The unemployment insurance (UI) system in the United States is out of date and in trouble.
Congress created the existing system nearly 60 years ago, and it has remained essentially the same despite changes in the economy and in the nature of unemployment. Chipping away at its integrity are three basic problems.
First, UI cannot meet its financial obligations during economic downturns without federal aid or deficit spending. Employers pay into a general fund that is supposed to have adequate financial reserves. Yet, many states borrow billions of dollars from the federal government to cover payments made during times of high unemployment.
Second, the system is out of touch with today's unemployment realities. Its purpose was to tide the unemployed over while they looked for work. It was based on the assumptions that unemployment is due to cyclical economic swings and that people who lose their jobs in bad times will get them back when the economy improves.
Now, however, many people are losing their jobs because of long-term, structural shifts in the economy. Tiding people over is no longer helpful when their jobs are permanently gone. They need, instead, the resources and opportunities to retrain for new careers. Unfortunately, the benefits paid out are often inadequate for breadwinners to support a family, train for a new career, and find a job. (In Michigan, for instance, maximum benefits are $283 per week, usually for 26 weeks.)
Another reality the current system does not accommodate is women in the work force. In the 1930s, when Congress developed the present system, women comprised about 30 percent of the work force; they now make up about half. However, because of their role in bearing and rearing children, women still have more intermittent employment patterns than men. For instance, they are employed more often than men in part-time work, and leave and re-enter the work force. UI's eligibility requirements are based on a permanent attachment to the work force, which puts women automatically at a disadvantage.
Third, the system encourages layoffs and seasonal employment. It compels employers who maintain long-term, stable employment patterns to subsidize those employers who frequently lay employees off.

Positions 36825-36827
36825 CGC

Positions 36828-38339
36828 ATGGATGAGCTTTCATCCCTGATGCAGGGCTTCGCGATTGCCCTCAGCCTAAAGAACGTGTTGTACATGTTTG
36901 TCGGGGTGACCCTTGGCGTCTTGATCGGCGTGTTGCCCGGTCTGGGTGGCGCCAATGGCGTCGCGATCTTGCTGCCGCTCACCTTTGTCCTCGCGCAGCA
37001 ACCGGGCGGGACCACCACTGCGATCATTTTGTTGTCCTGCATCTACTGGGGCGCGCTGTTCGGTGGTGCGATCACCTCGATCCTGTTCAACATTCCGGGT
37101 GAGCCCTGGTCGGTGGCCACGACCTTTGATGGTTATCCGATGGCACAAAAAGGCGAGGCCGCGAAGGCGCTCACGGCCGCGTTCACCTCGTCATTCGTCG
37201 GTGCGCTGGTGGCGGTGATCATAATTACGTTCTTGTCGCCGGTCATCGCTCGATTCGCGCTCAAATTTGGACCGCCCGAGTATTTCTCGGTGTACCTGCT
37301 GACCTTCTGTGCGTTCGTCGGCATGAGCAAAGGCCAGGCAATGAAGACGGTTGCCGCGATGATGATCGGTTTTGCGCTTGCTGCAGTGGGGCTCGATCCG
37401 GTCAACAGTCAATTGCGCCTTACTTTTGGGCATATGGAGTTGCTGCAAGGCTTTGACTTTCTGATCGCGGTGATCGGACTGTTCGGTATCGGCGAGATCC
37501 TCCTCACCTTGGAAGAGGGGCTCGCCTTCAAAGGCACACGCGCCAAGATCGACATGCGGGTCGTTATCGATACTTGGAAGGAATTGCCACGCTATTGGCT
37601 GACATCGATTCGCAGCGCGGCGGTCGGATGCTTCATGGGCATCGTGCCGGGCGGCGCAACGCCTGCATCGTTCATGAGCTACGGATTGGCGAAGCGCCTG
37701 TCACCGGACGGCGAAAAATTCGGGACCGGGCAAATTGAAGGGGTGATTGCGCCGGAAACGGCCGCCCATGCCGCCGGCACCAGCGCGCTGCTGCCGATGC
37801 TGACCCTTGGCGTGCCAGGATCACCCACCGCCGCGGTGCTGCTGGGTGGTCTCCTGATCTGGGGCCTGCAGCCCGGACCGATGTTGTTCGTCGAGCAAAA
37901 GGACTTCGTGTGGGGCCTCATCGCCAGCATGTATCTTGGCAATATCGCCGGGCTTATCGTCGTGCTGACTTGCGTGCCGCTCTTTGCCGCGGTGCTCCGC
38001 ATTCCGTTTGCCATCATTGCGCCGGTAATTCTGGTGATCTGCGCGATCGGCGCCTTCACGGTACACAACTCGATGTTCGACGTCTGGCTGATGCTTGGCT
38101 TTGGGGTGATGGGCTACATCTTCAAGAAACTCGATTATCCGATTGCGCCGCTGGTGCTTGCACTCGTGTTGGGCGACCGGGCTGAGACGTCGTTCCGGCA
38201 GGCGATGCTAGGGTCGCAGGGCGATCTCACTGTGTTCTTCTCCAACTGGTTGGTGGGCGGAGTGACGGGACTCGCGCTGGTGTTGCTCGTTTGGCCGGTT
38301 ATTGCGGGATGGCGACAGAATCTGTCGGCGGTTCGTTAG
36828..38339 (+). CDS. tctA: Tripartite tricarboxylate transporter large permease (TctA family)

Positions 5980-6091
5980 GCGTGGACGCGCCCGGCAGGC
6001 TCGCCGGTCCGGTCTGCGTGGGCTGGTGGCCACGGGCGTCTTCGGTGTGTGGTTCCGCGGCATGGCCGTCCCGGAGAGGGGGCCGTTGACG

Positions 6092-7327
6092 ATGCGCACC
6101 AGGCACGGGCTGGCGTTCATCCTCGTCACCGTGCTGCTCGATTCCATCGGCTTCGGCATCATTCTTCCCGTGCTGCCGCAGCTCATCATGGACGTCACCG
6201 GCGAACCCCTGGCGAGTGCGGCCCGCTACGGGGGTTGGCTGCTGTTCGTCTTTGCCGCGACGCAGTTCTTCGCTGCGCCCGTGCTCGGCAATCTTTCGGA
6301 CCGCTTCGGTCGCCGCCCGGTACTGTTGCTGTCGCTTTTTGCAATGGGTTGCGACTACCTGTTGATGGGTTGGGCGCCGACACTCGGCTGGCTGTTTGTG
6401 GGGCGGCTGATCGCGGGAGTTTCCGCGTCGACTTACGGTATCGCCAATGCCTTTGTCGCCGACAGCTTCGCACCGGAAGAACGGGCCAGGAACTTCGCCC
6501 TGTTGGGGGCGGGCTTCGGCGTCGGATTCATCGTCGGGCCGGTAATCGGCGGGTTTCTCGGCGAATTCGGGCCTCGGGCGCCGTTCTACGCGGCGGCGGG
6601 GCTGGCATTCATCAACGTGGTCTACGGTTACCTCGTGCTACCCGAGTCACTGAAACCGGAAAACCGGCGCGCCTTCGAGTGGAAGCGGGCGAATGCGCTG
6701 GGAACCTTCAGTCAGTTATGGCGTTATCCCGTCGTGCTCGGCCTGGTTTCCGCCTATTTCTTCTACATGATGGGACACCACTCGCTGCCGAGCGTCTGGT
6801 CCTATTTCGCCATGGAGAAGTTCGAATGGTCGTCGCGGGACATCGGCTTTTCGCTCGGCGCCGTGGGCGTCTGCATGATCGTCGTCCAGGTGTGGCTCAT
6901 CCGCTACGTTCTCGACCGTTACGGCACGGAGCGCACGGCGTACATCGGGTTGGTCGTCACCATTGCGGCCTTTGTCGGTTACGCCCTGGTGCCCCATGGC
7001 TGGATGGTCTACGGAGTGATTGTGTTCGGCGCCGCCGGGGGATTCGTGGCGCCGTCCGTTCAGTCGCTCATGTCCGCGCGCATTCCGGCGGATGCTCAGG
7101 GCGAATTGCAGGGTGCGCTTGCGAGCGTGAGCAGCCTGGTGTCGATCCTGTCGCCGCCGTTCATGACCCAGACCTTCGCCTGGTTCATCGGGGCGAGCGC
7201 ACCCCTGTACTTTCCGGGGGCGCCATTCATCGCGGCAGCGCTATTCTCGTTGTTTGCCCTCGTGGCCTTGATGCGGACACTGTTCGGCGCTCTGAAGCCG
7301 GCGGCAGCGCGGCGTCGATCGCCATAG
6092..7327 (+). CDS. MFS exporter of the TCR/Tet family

Clearly, UI needs an overhaul. Clinton administration officials have floated at least one plan, but it is a mere revision of the old system, plus more government spending and control. It provides no additional incentives for the unemployed to look for work and it could cost the taxpayers an extra $2 billion in training funds and $1 billion in benefits.
Truly fundamental reform capable of resolving UI's present troubles must transfer the primary responsibility for unemployment insurance to individual workers. Creation of Individual Unemployment Accounts (IUAs) is an innovative way to accomplish just that. The IUA would be a portable individual trust that belongs to the employee, and would work much like today's Individual Retirement Accounts (IRAs). IUA holders would be personally responsible for investing and managing their IUA funds. They would be funded by voluntary, tax-free contributions from each worker and/or the employer. The worker would have access to the funds any time that he is without a job.
An IUA system would relieve government of most of the cost of unemployment benefits. State governments would not be burdened with debt to pay for benefits during recessions and the federal government would not have to concern itself with bailing the states out or extending benefits to score political points, as is done routinely today. Finally, the IUA would motivate the unemployed to find new jobs or careers quickly because they would be financing their unemployment benefits with their own money.
Employees would benefit from increased financial security and control over their working lives. An IUA could provide an individual with substantial financial reserves over time, all the while adding to the nation's savings pool and available capital. The unemployed could use some or all of their IUA funds to pay for training for a new career, to capitalize their own small business, and otherwise get by while looking for new employment. Women (or men) who temporarily leave the work force would not lose benefits; they would simply draw from their personal accounts.
The transition from the current system to one based on IUAs could be done simply and voluntarily. Employees and employers could have the option of choosing between one or the other.
Given the opportunity to choose between a restrictive, bureaucratic, and politicized system and one that gives individual employees the freedom to control their own career planning, we believe most would choose the latter.